The Houston Astros fired manager Bo Porter and bench coach Dave Trembley on Monday, naming Tom Lawless and Adam Everett their respective interim replacements. Lawless was the interim manager at Triple-A Oklahoma City this season when manager Tony DeFrancesco was on medical leave. Everett was also working in the minors. When you lose as much as Houston has the last six seasons, change is frequent and inevitable.
At the end of the day, Porter’s fortitude didn’t match the altitude of Houston’s MLB flight plans. It’s a common theme. The young, brash, opinionated manager or head coach takes over a pitiful team filled with even younger prospects and a black hole of uncertainty. He has the talent and the baseball knowledge having previously served as a coach with the Miami Marlins, Arizona Diamondbacks and Washington Nationals organizations.
The prodigy quickly finds out that being the head guy is different. Everything is on you when you are the H.N.I.C. Porter’s support in Houston has run the gamut from strong to non existent. Managing in a job where you know you don’t have a snowball’s shot in Hades of winning more games than you lose is frustrating. Managing for a cheap organization that is the complete opposite of Wes Welker at a strip club is demoralizing. Having to teach a bunch of bratty, snot-nosed high draft picks how to play in the pros and meet all of the required demands of an MLB manager, can make a cat wig out.
The 42-year-old Porter’s certainly done that a few times. He’s had some classic rants and tirades during his two seasons with Houston in which he won just 110 of 300 games.
Toss a rocky relationship with your boss into the mix and it was only a matter of time before Porter was sent packing.
The two just weren’t feeling each other. Luhnow obviously didn’t dig Porter’s fiery style. In other words, he wasn’t feeling the angry black man routine and decided to go the complete opposite direction with the older, more laid back Lawless.
Everett, a 37-year-old former Astros player can relate to the younger cats and bridge the age gap between skipper and newbies.
Recent reports have highlighted the discord between Porter and general manager Jeff Luhnow. A couple of days prior to Porter’s firing Ken Rosenthal of Fox Sports reported that there was serious tension between Porter and general manager Jeff Luhnow.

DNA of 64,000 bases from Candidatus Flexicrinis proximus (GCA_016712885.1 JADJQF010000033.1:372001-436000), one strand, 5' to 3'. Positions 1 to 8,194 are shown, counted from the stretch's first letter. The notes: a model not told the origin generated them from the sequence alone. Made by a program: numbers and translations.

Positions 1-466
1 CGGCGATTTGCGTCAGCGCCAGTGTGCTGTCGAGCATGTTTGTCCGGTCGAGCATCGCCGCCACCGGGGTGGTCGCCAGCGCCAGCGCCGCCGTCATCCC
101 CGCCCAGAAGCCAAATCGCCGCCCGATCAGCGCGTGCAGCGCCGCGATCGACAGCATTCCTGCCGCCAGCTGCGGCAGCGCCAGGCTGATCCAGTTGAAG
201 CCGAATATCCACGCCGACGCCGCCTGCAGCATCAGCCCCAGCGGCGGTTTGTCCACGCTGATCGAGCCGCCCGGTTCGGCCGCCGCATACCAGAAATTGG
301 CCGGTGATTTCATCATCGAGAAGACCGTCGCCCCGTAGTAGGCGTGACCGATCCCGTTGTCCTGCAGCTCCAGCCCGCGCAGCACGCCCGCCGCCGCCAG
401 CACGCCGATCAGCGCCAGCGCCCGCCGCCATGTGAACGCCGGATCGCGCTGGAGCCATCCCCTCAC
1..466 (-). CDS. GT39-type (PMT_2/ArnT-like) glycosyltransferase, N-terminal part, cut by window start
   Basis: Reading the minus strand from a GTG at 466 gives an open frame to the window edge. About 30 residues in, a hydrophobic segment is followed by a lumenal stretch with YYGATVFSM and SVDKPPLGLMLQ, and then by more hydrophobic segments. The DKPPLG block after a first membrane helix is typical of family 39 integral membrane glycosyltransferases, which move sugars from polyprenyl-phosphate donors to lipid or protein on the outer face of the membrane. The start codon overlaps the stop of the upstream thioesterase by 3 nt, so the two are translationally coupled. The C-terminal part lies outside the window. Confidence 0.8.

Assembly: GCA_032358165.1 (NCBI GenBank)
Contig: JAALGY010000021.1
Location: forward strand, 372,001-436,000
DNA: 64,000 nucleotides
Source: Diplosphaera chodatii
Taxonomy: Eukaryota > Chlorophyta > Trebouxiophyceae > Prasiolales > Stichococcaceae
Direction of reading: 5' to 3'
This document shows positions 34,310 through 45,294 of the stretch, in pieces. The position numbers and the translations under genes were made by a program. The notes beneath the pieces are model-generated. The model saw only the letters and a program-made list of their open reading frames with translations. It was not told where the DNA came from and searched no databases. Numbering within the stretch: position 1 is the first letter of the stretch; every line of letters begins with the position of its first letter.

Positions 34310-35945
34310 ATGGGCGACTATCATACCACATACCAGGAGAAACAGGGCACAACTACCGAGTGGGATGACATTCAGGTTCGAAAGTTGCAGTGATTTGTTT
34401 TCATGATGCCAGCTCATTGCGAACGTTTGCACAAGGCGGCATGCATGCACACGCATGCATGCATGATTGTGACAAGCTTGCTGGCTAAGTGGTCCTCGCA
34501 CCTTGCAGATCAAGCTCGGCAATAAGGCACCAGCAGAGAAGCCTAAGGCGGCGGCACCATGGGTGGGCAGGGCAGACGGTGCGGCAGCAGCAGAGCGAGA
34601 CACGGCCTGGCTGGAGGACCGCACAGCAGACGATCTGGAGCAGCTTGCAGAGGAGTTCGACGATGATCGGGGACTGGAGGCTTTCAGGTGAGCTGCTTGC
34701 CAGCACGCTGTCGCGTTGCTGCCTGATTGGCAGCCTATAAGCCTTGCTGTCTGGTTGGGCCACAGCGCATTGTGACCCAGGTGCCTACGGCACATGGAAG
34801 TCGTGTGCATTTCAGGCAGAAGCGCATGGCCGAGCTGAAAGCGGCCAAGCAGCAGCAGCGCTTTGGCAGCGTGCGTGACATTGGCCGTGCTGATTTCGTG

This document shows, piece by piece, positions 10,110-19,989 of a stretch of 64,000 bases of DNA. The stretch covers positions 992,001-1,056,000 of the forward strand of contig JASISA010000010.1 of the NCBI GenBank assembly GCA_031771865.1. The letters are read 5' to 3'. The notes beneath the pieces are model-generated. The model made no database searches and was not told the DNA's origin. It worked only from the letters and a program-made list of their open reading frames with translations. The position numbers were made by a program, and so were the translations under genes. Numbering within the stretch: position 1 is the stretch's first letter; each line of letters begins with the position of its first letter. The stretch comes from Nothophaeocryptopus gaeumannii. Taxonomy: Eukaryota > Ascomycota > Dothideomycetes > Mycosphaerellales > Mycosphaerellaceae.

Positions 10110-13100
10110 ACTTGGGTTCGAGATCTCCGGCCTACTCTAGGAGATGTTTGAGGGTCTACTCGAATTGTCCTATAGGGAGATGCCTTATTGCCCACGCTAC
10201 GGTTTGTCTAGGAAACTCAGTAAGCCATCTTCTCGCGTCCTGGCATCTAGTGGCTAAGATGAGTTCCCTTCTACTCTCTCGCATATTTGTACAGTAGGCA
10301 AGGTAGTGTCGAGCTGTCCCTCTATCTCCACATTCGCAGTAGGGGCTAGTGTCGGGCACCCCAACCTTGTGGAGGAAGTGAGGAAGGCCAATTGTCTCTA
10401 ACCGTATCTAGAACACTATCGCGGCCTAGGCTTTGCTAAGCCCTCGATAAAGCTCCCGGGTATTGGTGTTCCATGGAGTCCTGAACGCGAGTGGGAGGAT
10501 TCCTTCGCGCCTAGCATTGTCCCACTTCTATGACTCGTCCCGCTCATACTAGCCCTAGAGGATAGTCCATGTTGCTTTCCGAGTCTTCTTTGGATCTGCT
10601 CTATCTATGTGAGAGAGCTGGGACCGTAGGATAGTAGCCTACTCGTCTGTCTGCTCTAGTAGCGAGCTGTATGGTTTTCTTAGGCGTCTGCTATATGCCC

The two sound-clashed over the latter's management style, which would see him "engage in excessive second-guessing" of the manager he hired in 2012. Rosenthal reports Porter went over Luhnow's head and complained to owner Jim Crane.
Also there have been reports that the Astros are a more sabermetric-based organization in philosophy which conflicted with Porter’s more traditional style of managing. Porter brought into some of the modern applications, but overall his direction and temperament didn’t coincide with the team’s organizational vision.
"Bo's passion and energy are unparalleled, and his desire to win unquestioned," Luhnow said in a statement announcing the firing. "This decision was not made because of our current level of competitiveness in the Major Leagues. I recognize that our win-loss record is largely a product of an organizational strategy for which I am responsible. Rather, I made this decision because I believe we need a new direction in our clubhouse."
Bad boy Bo broke protocol by going over Luhnow’s head. It’s not a common practice, but when you decide to do it, you have to have won a lot more games than Porter has.
He has to play the “people game” a little better than that. Consigned for a fourth-place finish in the AL West and headed for their sixth straight losing season, he didn’t have any ammo to basically suggest to the owner that the GM (the guy that owner picked to run his squad) needs an attitude adjustment.
The Astros went a franchise-worst 51-111 in Porter’s first season for their third straight 100-loss season. A manager builds influence and the cache to be able dump on a GM by bringing home c’hips and rocking those shiny rings and things. Porter was expendable from jump. He was a guy with no managerial experience and the Houston Astros gave him a shot at one of 30 coveted gigs on the planet.
Bo gets the boot at a time when things seemed to be coming together for Houston. The Astros actually went 15-14 during the month of August. Still, a 60-79 record speaks volumes. Hopefully Bo can rebound quickly, but for some guys the road back to head honcho is twice as long as the road to get there. He has a rep as a hard-nosed, sometimes out-of-control leader who will guillotine his boss if necessary. What GM will bring in a guy with that reputation?